Lena Epps Brooker s parents had a special hope for their children As American Indians living in the Jim Crow South, they had faced extreme prejudice all their lives, and they wanted a better future for their children They hoped that one day, Brooker and her two brothers could use the same water fountain as white children They hoped that one day, those with brown skin wouldn t be devalued by a bigoted society Brooker took up her parents dream In this insightful look back at her life, she shows you how she moved from innocence to awareness It didn t take long for the happy little girl to begin to understand the ways the government and population of North Carolina kept her from the same opportunities as white children Despite these challenges, Brooker refused to give up She persevered and became the first American Indian graduate at an all white women s college in Raleigh As Brooker takes you from her early life through her college experiences, she fills her memoir with wisdom, love, and laughter Despite all the obstacles she faced living in a racist society, she never stopped believing that she could embrace and embody her parents optimistic vision of the future....
|Title||:||Hot Dogs On The Road: An American Indian girl's reflections on growing up brown in a black and white world|
|Publisher||:||CreateSpace Independent Publishing Platform November 30, 2017|
|Number of Pages||:||262 pages|
|File Size||:||690 KB|
|Status||:||Available For Download|
|Last checked||:||21 Minutes ago!|
Hot Dogs On The Road: An American Indian girl's reflections on growing up brown in a black and white world Reviews
This is the heartbreaking, heartwarming, beautifully written, true story of the personal victory of a strong lady over the prejudice and discrimination directed toward her people and herself. It is also a lesson in the history of the plight of the American Indians in a land that prides itself in its efforts toward elimination of prejudice and how it has failed in its universal treatment of these people. It is a book that will open your heart and your mind to these realities.
This was a very moving book for me as I grew up in the same county as the author. It is heartbreaking to think people could, and still have ignorant views of humanity. I recommend this eye opening book to everyone. I did not want it to end!
Hot Dogs of the Road: An American Indian Girl’s Reflections On Growing Up Brown in A Black and White World is a most enjoyable read. Particularly noteworthy for this autobiography is Lena’s early years—embellished by descriptions delicious hotdogs during road trips with parents, as well as ten cents hot dogs from Stalling Grill in Lumberton, NC. The story delivers an eye-opening account of a life well lived despite the many racial roadblocks for achievement in a Jim Crow tripartite cultural system. Lena’s world in Robeson County describes life as a Lumbee American Indian, in a culture that partitioned movie theaters, restaurants, and other facilities among whites, American Indians, and blacks. And it does so from Lena’s positive outlook, following her wise mother’s advice that racial slurs and actions show ignorance, and that one should Just ignore those people and move on. This, in the end, results in social and academic successes that elevate Lena into a color barrier breaking, successful career in college level academics, teaching and state government.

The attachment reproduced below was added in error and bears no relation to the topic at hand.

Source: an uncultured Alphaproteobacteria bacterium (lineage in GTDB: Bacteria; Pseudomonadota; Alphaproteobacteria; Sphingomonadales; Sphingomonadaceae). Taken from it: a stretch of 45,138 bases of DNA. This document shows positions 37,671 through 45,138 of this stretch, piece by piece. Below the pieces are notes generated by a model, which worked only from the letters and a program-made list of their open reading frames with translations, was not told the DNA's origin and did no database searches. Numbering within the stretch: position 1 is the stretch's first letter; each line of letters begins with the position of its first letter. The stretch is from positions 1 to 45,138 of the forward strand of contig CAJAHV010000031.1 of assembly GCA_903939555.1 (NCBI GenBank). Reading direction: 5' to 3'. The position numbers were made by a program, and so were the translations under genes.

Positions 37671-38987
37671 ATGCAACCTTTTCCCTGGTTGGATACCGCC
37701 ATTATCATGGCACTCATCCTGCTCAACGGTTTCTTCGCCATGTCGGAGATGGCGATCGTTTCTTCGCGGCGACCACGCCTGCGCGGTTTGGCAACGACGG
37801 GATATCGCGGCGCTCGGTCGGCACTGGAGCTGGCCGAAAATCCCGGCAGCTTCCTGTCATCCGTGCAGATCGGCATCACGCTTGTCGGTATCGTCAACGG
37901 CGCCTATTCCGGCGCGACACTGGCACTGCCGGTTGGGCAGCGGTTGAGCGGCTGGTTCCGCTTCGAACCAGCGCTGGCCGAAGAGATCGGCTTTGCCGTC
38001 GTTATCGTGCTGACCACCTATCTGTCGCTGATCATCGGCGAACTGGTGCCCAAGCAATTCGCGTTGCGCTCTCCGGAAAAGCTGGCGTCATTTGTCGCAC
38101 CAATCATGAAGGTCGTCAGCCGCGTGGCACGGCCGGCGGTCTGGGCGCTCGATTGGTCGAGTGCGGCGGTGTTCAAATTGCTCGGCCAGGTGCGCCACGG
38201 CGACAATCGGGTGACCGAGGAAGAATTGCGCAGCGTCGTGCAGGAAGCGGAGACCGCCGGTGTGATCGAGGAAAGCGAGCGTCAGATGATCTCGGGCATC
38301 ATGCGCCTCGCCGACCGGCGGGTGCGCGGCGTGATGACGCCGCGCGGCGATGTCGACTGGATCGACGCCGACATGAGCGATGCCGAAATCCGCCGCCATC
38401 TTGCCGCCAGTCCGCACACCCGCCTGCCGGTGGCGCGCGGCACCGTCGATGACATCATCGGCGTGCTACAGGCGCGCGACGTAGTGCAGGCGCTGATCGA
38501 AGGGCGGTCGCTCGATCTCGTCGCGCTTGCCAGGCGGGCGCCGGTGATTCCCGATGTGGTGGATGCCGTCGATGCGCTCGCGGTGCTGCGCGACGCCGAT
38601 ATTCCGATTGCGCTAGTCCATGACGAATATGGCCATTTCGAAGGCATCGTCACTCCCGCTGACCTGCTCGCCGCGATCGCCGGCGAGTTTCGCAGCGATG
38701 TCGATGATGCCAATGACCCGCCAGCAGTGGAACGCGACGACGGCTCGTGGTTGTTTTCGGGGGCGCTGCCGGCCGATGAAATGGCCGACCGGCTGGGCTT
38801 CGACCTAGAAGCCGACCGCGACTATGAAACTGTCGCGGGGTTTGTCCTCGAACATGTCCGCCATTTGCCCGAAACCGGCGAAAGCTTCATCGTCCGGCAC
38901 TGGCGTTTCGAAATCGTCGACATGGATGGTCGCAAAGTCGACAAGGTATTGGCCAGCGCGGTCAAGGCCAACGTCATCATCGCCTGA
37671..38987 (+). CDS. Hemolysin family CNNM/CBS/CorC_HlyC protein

Hot Dogs On The Road is a very revealing book. It shows that the American Indian was discriminated as much as the Black American. But what is interesting to me is the fact that the American Indian seems to never come up in discussions of racism. I thank the author Lena Brooker for shedding light on the extent of racism in America. As I read her story, I could relate to the same treatment as a Black person. American Indians originally owned this country and everybody else were immigrants It pains me that now the government is bent on keeping people out. Never mind this country was built by the very people that are being denied.
I just finished reading this memoir written by my friend and colleague Lena Epps Brooker. As an American Indian of Sappony, Cherokee, and Lumbee heritage, Lena experienced discrimination throughout her life. She shares many stories describing how her faith, family and friends gave her support and strength to face prejudice and racism. Since graduating from Meredith College (the first American Indian to do so), Lena has devoted her career to educating and inspiring others to build inclusive communities and organizations where everyone is valued and respected. Thank you Lena for writing this book and for sharing your wisdom with me.
Ms. Epps-Brooker's experience is similar to mine and most likely to many other Natives in the US (and I have to believe in some places things have not changed). She was blessed to have the parents she did who tried to protect her at the same time when they did the best they could to confront and deal with the discriminating policies of that time. I've enjoyed this book but it also reminded me of sad times in my personal life as well as those of my parents and others who came before me.
A wonderful book about growing up in Robeson County in the 1950s. It's full of references to local landmarks that fellow Robesonians will recognize (the Old Foundry, the Carolina Theater, the Scottish Bank, Lumberton Airport, and the Dairy Bar). Dr. Frank McGrath is also mentioned. I found it a very nostalgic and literate account of those years. Heartbreaking and heartwarming in equal parts.
This was a beautifully written personal story. I was completely unaware of the discrimination faced by American Indians.